From FresnoBee.com, Robert Rodriguez, 7 Aug 2011.
As Congress debates a bill to crack down on undocumented immigrants, California farmers are angling for a way to bring foreign guest workers into the U.S., saying it may be the only way they can stay in business.
Farmers and agriculture leaders have been fretting for weeks over the Republican-sponsored bill, which would require them and other businesses to use E-Verify, a federal database used by employers to check an employee’s legal status.
The bill, introduced in June by Rep. Lamar Smith, R-Texas, has resonated with congressional conservatives who say illegal immigrants take jobs from American workers at a time of high unemployment.
But farmers say they are caught in the middle. They can’t find documented workers willing to pick crops and tend livestock. Using E-Verify would make it difficult, if not impossible, to farm, they say.
“There is not another labor force out there for our industry other than the one we have now,” said Bryan Little, director of labor affairs for the California Farm Bureau Federation. “And taking that away will create huge problems.”
Smith’s bill offers some concessions to agriculture. For example, it gives farmers three years to phase in E-Verify, rather than the two years most businesses would have. But agriculture industry leaders say that’s not enough.
Agriculture groups have been lobbying for an amendment to the Smith bill that would give them access to foreign guest workers on a temporary basis.
One member of the House Judiciary Committee, Rep. Dan Lungren, R-Gold River, is drafting such an amendment.
Lungren said that he has “been through a number of different drafts” of his guest worker provision, and it remains a work in progress. In general, though, it would permit foreign guest workers to enter the United States legally for 10 months or so each year; they would have to return to their home country for two months or so each year in order to receive their full pay.
“E-Verify will not pass and become law unless it accommodates the legitimate needs of agriculture,” Lungren said.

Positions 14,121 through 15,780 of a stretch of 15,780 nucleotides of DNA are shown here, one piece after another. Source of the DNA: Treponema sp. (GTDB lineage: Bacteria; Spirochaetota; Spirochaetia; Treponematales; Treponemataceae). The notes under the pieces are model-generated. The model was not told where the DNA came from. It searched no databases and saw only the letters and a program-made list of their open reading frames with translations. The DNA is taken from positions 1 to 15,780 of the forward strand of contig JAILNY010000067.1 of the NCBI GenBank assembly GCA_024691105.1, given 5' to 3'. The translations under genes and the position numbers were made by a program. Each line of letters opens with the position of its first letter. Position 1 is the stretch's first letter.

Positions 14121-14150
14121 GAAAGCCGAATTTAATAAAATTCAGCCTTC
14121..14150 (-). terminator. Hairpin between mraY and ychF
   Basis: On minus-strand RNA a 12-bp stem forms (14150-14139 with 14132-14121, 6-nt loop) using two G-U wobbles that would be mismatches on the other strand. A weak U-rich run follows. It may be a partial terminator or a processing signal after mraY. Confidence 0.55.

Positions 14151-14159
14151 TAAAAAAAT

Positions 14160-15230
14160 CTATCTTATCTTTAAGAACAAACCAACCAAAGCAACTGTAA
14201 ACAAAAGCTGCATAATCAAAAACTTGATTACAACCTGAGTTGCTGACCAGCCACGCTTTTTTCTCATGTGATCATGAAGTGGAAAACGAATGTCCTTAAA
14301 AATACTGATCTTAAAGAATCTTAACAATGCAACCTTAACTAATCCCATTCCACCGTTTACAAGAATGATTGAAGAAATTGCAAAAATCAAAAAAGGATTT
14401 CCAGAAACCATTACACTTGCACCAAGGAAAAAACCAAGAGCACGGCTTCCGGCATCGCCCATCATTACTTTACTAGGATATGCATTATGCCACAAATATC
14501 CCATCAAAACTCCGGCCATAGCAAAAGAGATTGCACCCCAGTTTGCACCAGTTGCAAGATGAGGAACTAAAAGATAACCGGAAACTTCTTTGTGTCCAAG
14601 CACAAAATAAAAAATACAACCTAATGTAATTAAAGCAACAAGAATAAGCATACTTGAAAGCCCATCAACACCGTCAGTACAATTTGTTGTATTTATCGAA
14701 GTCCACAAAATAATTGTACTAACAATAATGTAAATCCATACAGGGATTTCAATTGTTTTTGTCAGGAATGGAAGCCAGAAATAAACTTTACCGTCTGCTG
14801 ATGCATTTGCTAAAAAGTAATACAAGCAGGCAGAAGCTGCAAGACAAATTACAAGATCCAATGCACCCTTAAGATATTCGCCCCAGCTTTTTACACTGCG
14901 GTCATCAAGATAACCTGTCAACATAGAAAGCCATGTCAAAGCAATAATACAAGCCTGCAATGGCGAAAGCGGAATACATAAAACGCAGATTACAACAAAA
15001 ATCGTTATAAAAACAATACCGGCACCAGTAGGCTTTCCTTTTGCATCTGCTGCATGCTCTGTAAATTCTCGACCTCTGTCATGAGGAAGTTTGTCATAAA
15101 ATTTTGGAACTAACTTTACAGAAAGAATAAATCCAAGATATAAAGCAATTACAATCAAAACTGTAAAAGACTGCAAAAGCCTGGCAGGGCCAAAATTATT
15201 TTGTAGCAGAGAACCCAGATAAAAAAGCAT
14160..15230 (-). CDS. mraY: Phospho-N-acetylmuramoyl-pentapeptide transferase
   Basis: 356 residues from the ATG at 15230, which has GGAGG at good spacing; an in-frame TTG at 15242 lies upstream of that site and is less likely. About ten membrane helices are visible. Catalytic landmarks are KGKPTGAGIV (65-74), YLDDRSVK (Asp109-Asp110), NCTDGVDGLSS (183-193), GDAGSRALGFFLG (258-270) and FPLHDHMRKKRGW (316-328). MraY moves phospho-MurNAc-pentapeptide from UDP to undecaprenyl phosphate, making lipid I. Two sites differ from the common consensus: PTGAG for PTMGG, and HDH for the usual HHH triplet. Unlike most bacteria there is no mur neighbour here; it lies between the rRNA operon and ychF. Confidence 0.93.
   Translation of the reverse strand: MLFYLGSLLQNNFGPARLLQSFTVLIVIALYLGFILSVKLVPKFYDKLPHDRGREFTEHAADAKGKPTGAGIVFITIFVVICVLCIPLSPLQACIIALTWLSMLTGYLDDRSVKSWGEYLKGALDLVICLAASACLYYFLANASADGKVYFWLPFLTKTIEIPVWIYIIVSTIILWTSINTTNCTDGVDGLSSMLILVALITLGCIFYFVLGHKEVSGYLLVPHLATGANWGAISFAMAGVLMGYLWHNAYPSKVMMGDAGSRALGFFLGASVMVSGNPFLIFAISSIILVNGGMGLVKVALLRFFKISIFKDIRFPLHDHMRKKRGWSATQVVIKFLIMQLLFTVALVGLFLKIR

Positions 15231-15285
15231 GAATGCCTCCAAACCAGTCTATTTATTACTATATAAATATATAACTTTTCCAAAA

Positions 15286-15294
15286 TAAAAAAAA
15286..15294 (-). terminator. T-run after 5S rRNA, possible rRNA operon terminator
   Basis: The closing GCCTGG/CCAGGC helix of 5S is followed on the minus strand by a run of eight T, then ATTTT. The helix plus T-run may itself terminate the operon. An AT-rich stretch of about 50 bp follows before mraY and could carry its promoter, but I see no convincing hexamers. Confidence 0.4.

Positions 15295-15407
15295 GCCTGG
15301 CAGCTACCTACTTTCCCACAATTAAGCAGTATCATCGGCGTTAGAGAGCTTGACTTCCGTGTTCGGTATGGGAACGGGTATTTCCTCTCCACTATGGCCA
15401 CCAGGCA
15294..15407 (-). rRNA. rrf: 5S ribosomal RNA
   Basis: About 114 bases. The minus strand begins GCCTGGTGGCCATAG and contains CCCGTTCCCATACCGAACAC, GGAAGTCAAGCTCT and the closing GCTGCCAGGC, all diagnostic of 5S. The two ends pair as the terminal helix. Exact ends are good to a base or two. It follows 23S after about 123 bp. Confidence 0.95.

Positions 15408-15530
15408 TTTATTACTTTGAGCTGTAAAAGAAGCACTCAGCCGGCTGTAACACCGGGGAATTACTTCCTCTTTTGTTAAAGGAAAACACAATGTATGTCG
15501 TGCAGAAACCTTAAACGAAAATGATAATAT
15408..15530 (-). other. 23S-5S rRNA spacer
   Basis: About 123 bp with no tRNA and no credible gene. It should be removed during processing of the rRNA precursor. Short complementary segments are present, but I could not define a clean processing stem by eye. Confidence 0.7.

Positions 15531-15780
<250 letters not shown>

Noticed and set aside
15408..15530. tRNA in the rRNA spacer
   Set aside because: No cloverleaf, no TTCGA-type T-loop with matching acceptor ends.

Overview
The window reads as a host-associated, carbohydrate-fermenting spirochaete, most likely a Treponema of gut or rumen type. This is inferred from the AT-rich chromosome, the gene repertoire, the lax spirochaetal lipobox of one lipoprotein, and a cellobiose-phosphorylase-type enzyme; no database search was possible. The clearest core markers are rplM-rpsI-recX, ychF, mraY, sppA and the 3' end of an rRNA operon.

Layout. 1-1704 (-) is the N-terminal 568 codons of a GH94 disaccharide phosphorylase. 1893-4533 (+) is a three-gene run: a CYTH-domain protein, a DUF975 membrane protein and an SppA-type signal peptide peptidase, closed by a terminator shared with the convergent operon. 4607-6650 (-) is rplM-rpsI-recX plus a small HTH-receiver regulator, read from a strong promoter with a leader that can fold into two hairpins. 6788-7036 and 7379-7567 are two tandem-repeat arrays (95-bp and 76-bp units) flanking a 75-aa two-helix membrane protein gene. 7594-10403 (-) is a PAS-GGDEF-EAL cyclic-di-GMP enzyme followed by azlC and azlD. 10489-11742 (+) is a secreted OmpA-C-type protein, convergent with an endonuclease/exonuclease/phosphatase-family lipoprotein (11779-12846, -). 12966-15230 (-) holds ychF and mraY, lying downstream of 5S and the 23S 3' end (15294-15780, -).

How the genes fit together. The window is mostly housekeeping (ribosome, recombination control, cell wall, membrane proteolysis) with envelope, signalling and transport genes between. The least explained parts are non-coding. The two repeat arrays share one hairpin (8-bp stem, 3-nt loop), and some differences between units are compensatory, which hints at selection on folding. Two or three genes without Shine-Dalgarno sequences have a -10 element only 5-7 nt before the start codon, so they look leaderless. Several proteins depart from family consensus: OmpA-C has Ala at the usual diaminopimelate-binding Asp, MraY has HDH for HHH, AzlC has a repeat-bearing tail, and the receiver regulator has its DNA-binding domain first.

If the guest-worker proposal can’t fly as an amendment to the E-Verify legislation, Lungren suggested he could offer it as a stand-alone bill.
Lungren’s bill could give farmers a stripped-down version of the current guest agricultural worker program, known as H-2A.
As part of that program, employers must advertise the available jobs to legal U.S. residents and prove that no one here will take them. Employers also must pay the guest workers a government-regulated wage and provide free housing and transportation.
But Valley farmers say that by the time they figure out how many workers they may need to harvest their crops, it’s too late to recruit them. They seldom use the program.
“H-2A is a disaster, and it doesn’t work for California farmers,” said Manuel Cunha, president of the Nisei Farmers League in Fresno. “That is why we need an alternative to E-Verify.”
Tom Nassif, president and CEO of Western Growers, said that while Lungren’s amendment is not the perfect solution, it is a step in the right direction.
Nassif and others in agriculture have been trying for years to pass a law that would provide legal protection for hundreds of thousands of undocumented workers already working in agriculture. In exchange, the workers would commit to working in agriculture for several years. But legislation seeking those changes has stalled in Congress.
Politically, the mandatory E-Verify legislation and any accompanying guestworker provision together face an uphill road. Though House members had once talked of passing it before the August recess began, other policy debates and ongoing negotiations soaked up all the time.
While there is a fair chance the Republican-controlled House eventually will take it up, since Smith leads the House Judiciary Committee, the Senate is slow to move in the best of times. Though 11 senators back a Senate version, Senate rules make it easy for a handful of lawmakers to block action — and immigration reform, in particular, has been stuck on hold for years.
Still, farm labor advocates say neither the Smith bill nor Lungren’s proposed amendment would benefit workers already in the country. “We need to provide the hundreds of thousands of workers who have been helping to build the agriculture economy with a way to gain legal status,” said Erik Nicholson, national vice president of the United Farm Workers union. “But if this bill goes through, it will only penalize the people that this industry has depended on, and it will throw them to the wayside.”
Kerman farmer Kuldip Kaleka does not want that to happen. He personally hires most of the nearly 100 workers for his 60 acres of peaches and 270 acres of raisin grapes. And he does his best to make sure the documents his employees provide him such as Social Security cards look valid.
“I do what the law says I am supposed to do when checking documents,” Kaleka said. “But I am not the police, and I can’t doubt someone’s honesty.”
Kaleka fears that if Smith’s bill passes and becomes law, it could lead to unscrupulous practices. “It might drive some people to start paying people in cash and not asking any questions,” Kaleka said. “And nobody wants that to happen.”